Bernard Robertson-Dunn said...

Many people request an audit. I made one in May 2011. I know other people have made requests. It is in the nature of their independence that the ANAO makes up their own mind.

AFAIK, nobody can insist they conduct an audit. Each request is taken on its merit.

Anonymous said...

The ANAO decides what gets audited and what the scope of the audit is.

What will be interesting with this one is whether they can obtain the documentary evidence they seek - which either way will be testament in itself.

Bernard Robertson-Dunn said...

Correction. I submitted a request for an ANAO review in May 2017.

Anonymous said...

This might be a good perspective for the ANOA to consider

https://m.thechronicle.com.au/news/my-health-record-could-mean-a-death-sentence/3601392/

Anonymous said...

@1:35 PM I can relate to that story. For sometime I tried to use the governments attempt to provide digital health tools. The issue my GP and I faced was nothing was ending up in my record. I even sat with her while she posted, all seemed good no return notification of an error. I recorded the time, went home, look at the database. NO file had end up in my record. The help desk was unable to help and had passed it up to some higher order technical team, after 14 months I am yet to receive a response. Fortunately my GP practice uses a third party app which is nice and for emergencies I have the iPhone emergency medical loaded with important specifics. Anything not sent to my GP I have in my private storage and my GP can connect, although these days my GP seems very connected to path and diagnostic and radiology providers.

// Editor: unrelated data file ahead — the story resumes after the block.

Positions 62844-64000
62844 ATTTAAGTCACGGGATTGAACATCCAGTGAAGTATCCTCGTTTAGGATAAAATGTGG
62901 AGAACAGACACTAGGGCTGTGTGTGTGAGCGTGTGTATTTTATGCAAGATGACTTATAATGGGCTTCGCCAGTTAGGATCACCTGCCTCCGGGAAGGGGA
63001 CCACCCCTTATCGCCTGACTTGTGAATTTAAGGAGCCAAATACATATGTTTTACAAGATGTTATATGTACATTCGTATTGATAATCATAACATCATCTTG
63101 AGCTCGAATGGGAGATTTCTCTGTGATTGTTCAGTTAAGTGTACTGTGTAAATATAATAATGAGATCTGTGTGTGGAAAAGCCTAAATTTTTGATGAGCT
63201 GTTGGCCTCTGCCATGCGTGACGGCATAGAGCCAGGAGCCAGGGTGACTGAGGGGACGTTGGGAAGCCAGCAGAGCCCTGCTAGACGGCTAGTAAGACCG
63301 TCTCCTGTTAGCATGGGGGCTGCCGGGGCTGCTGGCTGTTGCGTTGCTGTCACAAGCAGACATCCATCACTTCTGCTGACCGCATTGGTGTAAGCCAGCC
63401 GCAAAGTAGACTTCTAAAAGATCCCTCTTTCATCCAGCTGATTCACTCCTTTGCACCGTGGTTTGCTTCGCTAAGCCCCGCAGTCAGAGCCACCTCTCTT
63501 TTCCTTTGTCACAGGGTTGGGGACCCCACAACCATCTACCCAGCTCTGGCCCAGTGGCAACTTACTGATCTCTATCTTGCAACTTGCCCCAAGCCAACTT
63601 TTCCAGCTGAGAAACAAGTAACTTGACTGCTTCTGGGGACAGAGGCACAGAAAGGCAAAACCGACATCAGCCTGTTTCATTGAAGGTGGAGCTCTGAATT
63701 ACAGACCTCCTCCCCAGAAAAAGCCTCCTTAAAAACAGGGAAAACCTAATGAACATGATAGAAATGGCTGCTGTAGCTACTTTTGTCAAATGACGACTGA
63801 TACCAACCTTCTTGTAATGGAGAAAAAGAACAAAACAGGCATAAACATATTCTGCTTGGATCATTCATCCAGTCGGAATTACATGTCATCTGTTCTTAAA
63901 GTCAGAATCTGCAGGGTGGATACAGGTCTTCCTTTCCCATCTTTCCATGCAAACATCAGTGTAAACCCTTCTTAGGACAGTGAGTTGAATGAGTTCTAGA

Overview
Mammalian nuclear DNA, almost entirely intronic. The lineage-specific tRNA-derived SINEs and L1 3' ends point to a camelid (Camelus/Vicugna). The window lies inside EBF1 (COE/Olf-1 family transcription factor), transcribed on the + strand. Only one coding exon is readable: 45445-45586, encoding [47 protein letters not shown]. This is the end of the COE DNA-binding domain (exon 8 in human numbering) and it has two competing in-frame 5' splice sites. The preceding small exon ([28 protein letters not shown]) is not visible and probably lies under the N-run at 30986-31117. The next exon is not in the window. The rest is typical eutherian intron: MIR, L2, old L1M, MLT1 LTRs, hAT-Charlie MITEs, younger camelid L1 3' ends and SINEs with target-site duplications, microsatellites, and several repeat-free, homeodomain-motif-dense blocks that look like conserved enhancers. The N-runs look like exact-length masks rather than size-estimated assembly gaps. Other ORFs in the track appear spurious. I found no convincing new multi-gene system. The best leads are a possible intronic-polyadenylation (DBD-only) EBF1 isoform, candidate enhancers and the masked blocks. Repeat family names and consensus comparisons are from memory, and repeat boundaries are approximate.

Bernard Robertson-Dunn said...

Did you know in an emergency you have to provide your Medicare number, surname, DOB so they can find your myhr?

Suppose you are taken to A&E unconscious and have lost your wallet/purse?

You know, when access to medical records would be really useful.

The gap between government spin and reality is amazing.

Anonymous said...

Bernard the system has moved on from GP’s and A&E, the MyHR is a tool for pharmacy’s so that those at the counter can spend a few more minutes discussing if your medication is up to date, informing you of specific brands that pharmacy wants to push, and perhaps offer you a face scrub and jelly beans. While you are there perhaps a MyDNA to compliment your MyHR as advertised of MyDR.

Bernard Robertson-Dunn said...

and the pharmacy guild wants the government to pay them for all that effort.